Throughout most of history, door knobs (also spelled as one word, “doorknobs”) weren’t knobs at all. If a door needed to be secured, wood or wrought-iron latches or crossbars, the precursor to the deadbolt, did the trick. A wooden peg in a loop of rope was good enough in most cases—if you could afford to get fancy, you might install a metal hook and eye.
By the early 19th century, most people in the newly independent United States opened doors with their thumbs, which is to say, their doors were fitted with wrought-iron thumb latches. Some of the earliest brass door knobs in the U.S. also appeared around the same time—they were fixed to surface-mounted locks.
Mortise locks gained prominence in the mid-1800s. This development appears to have spurred a renaissance in door knobs—from brass and bronze to clear glass and millefiori paperweights—as well as in the escutcheons that surrounded the knob and keyhole. Most knobs were round, of course, but some had angled pavilion tops while others were shaped like drums...
The artistry that was lavished on door knobs, escutcheons, hinges, and other types of home hardware mirrored the prevailing styles of the day. Gothic revival homes and buildings were fitted with Gothic revival doorknobs. The rosewood knobs installed on the doors of Greek revival structures sometimes featured the profile of a helmeted warrior, but more often this style manifested itself on bronze and brass hardware as repeated patterns and designs.
Followers of the Aesthetic Movement, which ran roughly from the Civil War until the end of the century, fitted their doors with knobs and escutcheons that were festooned with floral as well as geometric shapes. Some of these plates were rectangular while others were outlined to follow various patterns. Plates with a second key hole usually came with a pivoting flap that covered the bottommost of the two openings since it was seldom used.
Later, at the turn of the 19th and 20th centuries, Arts and Crafts hardware seemed to herald a return to the thumb latches of 100 years before, although the hand-hammering was deliberate rather than a function of necessity. Art Nouveau pieces were less self conscious and more comfortable with being beautiful for beauty's sake.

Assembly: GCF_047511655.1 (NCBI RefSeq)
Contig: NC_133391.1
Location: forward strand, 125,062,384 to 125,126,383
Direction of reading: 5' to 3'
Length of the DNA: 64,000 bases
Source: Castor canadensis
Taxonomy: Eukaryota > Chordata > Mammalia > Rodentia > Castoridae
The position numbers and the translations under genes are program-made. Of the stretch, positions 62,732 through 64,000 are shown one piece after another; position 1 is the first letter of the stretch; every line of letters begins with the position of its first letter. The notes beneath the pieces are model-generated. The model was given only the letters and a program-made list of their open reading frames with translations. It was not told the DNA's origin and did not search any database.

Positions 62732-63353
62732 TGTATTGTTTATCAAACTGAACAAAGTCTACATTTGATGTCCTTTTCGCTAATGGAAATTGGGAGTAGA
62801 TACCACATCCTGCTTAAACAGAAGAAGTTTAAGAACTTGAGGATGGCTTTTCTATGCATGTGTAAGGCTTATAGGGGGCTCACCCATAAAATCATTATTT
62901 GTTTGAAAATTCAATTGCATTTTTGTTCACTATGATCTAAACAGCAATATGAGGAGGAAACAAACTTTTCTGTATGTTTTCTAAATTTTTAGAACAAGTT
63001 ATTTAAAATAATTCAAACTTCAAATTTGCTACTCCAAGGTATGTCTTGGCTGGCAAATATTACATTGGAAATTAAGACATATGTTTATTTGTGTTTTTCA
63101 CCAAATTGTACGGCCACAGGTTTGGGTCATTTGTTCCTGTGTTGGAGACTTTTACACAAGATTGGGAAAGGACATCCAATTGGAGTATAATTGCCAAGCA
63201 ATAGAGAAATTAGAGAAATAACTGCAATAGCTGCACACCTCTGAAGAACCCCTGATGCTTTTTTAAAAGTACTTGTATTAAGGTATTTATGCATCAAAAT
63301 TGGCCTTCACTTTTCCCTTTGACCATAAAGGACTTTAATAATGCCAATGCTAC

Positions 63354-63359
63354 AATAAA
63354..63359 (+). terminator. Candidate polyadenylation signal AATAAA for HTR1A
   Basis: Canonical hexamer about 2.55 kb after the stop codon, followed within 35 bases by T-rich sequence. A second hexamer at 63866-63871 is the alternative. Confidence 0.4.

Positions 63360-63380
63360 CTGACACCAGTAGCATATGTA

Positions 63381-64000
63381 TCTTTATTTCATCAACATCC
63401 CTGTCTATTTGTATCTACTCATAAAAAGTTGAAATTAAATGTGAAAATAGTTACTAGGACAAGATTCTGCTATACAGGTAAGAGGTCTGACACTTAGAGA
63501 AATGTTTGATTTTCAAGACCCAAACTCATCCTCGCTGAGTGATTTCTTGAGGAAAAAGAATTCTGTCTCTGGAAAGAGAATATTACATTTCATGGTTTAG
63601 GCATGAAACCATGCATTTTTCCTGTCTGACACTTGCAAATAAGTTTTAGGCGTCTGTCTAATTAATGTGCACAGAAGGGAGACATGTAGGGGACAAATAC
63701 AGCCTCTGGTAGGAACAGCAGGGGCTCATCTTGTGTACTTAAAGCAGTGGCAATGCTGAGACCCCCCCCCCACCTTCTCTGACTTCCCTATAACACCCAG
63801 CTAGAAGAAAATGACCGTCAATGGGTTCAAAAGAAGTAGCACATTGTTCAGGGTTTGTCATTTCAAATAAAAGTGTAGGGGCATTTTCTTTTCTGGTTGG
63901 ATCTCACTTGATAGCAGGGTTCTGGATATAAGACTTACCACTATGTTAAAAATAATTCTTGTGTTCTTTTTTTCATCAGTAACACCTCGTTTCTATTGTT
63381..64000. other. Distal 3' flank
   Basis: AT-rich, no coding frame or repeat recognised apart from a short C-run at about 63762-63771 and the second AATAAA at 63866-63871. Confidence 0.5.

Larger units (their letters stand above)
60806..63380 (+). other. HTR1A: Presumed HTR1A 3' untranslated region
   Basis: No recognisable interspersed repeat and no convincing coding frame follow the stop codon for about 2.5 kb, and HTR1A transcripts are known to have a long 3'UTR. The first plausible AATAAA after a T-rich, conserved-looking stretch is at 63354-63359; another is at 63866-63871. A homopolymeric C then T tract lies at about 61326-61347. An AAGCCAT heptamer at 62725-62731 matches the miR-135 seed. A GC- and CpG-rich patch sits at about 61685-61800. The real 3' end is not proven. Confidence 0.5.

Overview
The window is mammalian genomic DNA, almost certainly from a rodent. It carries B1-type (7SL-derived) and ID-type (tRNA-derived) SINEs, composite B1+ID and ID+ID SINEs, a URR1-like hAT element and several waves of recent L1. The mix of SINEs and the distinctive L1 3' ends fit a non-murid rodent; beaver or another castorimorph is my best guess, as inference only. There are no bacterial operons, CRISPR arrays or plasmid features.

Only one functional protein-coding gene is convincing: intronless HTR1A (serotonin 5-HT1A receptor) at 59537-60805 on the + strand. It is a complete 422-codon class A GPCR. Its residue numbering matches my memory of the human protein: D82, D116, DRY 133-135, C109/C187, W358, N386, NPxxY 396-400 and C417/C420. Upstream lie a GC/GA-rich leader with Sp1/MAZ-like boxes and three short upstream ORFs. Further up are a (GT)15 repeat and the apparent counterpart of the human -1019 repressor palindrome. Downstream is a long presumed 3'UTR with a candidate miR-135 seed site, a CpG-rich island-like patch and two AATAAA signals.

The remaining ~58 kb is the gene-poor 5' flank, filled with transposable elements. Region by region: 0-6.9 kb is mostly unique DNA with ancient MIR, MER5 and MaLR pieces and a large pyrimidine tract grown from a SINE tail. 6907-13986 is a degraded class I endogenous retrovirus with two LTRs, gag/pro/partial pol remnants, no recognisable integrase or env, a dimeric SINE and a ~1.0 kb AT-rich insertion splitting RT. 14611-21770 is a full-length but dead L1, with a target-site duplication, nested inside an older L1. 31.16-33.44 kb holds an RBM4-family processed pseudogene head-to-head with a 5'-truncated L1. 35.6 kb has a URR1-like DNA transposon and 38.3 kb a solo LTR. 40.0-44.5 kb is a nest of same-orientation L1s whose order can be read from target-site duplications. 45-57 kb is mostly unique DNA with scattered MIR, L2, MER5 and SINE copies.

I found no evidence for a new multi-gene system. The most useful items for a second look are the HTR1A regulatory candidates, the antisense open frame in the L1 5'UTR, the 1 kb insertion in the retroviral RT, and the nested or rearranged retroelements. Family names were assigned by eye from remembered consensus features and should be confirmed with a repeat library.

Of particular interest to door knob collectors are those pieces that bear the imprint of governmental and other organizations. Railroad-station hardware is prized by those who also collect railroad memorabilia, while others go after door knobs with the names of large public school systems on them—New York, Chicago, and Detroit are widely collected.
Then there are door knobs that are sought simply because their shapes and surfaces are so appealing. The Ercola or bear claw knob, as well as others that resemble scallop shells, are just two examples of these rare, shaped door knobs. Also in demand are porcelain knobs, which were mostly used in passageways and were either printed or painted with flowers and floral patterns.
Manufacturers in 19th-century America to look for include Nashua Lock Company (1834-1889) and Russell & Erwin, which purchased the Metallic Compression Casting Company of Boston in the 1870s. Corbin was a competitor of R&E, but the two firms merged in 1902 to form the American Hardware Corporation.
Finally, one of the founders of Yale & Towne, Linus Yale, Jr., got his start making bank locks. He died in 1868 just two weeks after partnering with Henry Towne, which is probably why the name of their original company, The Yale Lock Manufacturing Company, was eventually changed to include Towne's last name, too.